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  • Connective tissues, follicles and nerves are located in the middle layer called the dermis.

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  • Once this happens, the blood that's released helps to form connective tissue beneath the scar, in essence raising the pitted area.

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  • Tripeptinon Facial Lift Capsules is dubbed "face lift in a capsule" because it helps firm sagging skin, smooths fine lines and wrinkles and strengthens the connective tissues.

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  • The connective tissue is supplied normally with a certain amount of these mucinoid substances, no doubt acting as a lubricant.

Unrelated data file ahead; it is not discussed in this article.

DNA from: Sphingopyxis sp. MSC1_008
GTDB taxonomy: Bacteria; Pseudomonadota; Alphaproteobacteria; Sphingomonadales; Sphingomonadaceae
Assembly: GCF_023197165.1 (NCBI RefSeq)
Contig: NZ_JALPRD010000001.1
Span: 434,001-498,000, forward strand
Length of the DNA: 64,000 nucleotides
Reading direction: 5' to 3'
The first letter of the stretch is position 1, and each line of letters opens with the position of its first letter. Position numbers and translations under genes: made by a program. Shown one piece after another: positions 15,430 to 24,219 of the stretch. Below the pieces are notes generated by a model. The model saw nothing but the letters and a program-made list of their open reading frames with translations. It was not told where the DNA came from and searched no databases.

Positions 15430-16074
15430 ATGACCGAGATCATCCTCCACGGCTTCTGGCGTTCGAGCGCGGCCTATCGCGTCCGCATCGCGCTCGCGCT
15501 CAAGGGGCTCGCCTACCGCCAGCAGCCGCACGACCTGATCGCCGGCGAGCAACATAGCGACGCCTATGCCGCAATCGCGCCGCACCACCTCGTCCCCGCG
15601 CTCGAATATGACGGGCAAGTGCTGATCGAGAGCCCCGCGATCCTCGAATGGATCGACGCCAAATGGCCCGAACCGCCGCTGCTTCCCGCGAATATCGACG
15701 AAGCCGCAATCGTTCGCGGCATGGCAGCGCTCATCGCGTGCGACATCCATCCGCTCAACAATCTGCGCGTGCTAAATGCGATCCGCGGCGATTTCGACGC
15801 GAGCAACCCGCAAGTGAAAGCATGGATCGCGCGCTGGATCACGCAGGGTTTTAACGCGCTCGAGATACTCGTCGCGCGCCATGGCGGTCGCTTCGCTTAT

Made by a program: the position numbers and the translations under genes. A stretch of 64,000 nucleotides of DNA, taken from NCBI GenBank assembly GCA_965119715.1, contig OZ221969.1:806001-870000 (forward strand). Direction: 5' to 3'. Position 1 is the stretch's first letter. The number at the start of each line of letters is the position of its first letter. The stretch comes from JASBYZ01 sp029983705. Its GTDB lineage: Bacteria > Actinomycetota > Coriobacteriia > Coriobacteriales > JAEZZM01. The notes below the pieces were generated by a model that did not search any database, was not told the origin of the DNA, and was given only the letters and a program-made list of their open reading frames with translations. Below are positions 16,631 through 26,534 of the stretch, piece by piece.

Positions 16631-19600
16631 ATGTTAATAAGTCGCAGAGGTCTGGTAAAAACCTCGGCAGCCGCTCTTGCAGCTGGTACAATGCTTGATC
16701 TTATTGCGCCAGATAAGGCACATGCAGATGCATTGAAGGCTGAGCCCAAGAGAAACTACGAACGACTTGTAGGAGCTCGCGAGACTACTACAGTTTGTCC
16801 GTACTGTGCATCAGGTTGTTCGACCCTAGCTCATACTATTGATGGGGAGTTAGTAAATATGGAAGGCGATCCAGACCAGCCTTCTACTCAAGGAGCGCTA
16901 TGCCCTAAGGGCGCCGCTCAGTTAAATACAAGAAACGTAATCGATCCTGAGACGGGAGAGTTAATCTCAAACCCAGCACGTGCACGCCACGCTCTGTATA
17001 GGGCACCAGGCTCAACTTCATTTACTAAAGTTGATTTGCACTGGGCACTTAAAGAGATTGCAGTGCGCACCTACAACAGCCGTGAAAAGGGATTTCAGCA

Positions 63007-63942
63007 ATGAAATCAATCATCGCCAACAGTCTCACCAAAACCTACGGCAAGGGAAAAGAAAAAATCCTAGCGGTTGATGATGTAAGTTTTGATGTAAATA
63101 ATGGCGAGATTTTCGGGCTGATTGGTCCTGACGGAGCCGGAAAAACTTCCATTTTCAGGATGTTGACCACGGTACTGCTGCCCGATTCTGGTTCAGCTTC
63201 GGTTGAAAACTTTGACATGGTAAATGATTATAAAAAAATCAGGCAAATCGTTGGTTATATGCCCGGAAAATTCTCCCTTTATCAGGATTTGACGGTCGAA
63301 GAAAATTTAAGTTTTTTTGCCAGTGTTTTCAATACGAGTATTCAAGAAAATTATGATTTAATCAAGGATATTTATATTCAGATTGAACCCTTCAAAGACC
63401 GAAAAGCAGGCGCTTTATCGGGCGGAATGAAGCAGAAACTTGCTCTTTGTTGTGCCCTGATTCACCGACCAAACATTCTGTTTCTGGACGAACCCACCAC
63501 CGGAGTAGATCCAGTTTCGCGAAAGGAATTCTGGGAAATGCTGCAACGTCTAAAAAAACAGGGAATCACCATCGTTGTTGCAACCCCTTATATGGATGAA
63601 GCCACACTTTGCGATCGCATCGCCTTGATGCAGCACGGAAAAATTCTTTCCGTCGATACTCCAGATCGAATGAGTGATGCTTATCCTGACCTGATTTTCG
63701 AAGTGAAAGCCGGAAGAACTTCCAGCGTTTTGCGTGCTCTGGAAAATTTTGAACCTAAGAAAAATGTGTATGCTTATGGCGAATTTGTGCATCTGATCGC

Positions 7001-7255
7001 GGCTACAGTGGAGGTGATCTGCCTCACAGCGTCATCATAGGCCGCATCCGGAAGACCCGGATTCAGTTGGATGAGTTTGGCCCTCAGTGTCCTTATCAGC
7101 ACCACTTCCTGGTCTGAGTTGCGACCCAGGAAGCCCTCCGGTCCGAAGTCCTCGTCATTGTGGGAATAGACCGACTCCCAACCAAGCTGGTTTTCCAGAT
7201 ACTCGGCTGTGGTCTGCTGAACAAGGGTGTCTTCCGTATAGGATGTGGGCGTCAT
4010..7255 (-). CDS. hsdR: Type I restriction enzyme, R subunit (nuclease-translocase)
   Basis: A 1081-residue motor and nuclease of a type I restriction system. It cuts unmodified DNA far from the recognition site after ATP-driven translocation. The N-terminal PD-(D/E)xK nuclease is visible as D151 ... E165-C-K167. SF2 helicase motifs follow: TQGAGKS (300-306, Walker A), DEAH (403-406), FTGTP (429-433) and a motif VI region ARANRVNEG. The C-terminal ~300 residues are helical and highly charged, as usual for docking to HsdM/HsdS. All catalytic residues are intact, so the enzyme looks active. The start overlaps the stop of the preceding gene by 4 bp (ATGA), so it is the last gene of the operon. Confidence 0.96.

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  • The perianth consists of five or six oblong greenish lobes, within which is found a tuft, consisting of a large number of stamens, each of which has a very short filament and an oblong two-lobed anther bursting longitudinally, and surmounted by an oblong lobe, which is the projecting end of the connective.

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  • Some of these cells produced muscles and connective tissue; others absorbed and removed waste products, iron salts, calcium carbonate and the like, and so were ready to be utilized for the deposition of pigment or of skeletal substance.

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  • Necessary to produce collagen, the connective material of all body tissues.

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  • The classification into epithelial organs, connective tissues, and the more specialized muscle and nerve, was largely due to him; and he proved the presence of neuroglia in the brain and spinal cord, discovered crystalline haematoidine, and made out the structure of the umbilical cord.